How To Fix GoDaddy’s 503 Service Unavailable Error (Overloaded Server)

Godaddy 503 service unavailable error

Getting 503 service unavailable errors on GoDaddy?

This means your server is overloaded.

In other words, your hosting plan doesn’t have enough server resources to accommodate the CPU needed to run your website, plugins, etc. When too much CPU is used, GoDaddy will throttle your bandwidth which can lead to a slow website, WordPress admin, and 503 errors.

A common way to fix 503 service unavailable errors on GoDaddy is to reduce CPU usage by preventing long tasks from running in the background. It could also be from bad bots, high CPU plugins, and problematic plugins, CSS, and JavaScript files. Use this checklist to find your issues!

503 errors are common on GoDaddy because their hosting typically doesn’t include enough server resources for resource-intensive tasks. If you continue to get these errors, you will either need to upgrade your plan or leave GoDaddy for a better host.

503 service unavailable error hosting issue


1. Deactivate Plugins And Enable Them 1 By 1

Login to your website (assuming it’s even reachable) and deactivate all plugins. If you immediately notice your website/admin are faster, a certain plugin might be causing high CPU.

Next, reactivate each plugin 1 by 1. You may be able to figure out which plugin it is because when you activate it, your website will get much slower.


2. Delete High CPU Plugins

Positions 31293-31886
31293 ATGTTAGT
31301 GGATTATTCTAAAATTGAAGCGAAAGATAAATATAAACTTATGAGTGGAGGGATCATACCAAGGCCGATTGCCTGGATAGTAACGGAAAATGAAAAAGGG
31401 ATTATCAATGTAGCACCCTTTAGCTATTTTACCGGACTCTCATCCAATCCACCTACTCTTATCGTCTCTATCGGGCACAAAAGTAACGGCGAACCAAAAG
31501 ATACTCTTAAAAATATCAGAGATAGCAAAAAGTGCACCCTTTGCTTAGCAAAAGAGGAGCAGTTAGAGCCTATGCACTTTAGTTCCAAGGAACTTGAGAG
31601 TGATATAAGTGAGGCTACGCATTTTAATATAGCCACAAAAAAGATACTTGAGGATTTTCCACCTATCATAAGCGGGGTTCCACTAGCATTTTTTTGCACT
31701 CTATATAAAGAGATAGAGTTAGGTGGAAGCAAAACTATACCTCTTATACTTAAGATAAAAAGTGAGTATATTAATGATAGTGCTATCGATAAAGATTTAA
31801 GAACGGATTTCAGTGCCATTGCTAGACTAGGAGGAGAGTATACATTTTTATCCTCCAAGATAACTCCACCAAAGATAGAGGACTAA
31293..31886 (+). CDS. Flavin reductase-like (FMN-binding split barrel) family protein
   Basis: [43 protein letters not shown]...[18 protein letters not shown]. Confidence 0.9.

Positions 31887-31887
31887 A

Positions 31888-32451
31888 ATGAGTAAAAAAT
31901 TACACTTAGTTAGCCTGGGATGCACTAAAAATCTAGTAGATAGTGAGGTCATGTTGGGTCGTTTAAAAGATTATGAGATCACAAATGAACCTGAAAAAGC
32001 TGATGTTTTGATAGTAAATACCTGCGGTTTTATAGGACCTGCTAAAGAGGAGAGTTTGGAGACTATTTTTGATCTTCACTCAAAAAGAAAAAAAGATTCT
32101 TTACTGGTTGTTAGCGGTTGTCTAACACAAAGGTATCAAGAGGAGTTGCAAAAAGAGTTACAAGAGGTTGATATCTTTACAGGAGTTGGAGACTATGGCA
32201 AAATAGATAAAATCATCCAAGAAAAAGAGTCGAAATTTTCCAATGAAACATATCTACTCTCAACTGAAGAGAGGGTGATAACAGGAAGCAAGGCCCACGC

Obviously, the easiest solution is to delete the plugin that’s causing 503 errors.

This is obviously a problem if it’s a plugin you absolutely need. It could be WPML, WooCommerce, or even Elementor or Divi Builder. If you absolutely need the plugin (and you can’t find a lightweight alternative), go through this checklist and if you’re still getting 503 errors, you’ll have to upgrade your plan or switch to a host that can support more CPU usage.

Alternatively, you can see my full list of slow WordPress plugins. Or you can install the Query Monitor plugin and use it to identify slow plugins. Install it, view any page on your website, and go to Queries > Queries By Component. However, Query Monitor can cause high CPU (since it’s constantly scanning your website) so make sure you delete the plugin when you’re finished.

Pro Tip: The WP Hive Chrome Extension lets you browse the WordPress plugin repository and check whether a plugin impacts memory usage or PageSpeed scores.

Plugin Category Memory Impact PageSpeed Impact
Analytify Analytics X
Backup Buddy Backup X
iThemes Security Security X
Broken Link Checker SEO X
Jetpack Security X X
Query Monitor Analytics X
NextGEN Gallery Gallery X X
Site Kit by Google Analytics X
Wordfence Security X
wpDiscuz Comments X X
WPML Translate X X
Slow wordpress plugins query monitor
Query Monitor shows your slowest plugins
Wp hive slow wordpress plugins
WP Hive shows whether a plugin impact memory usage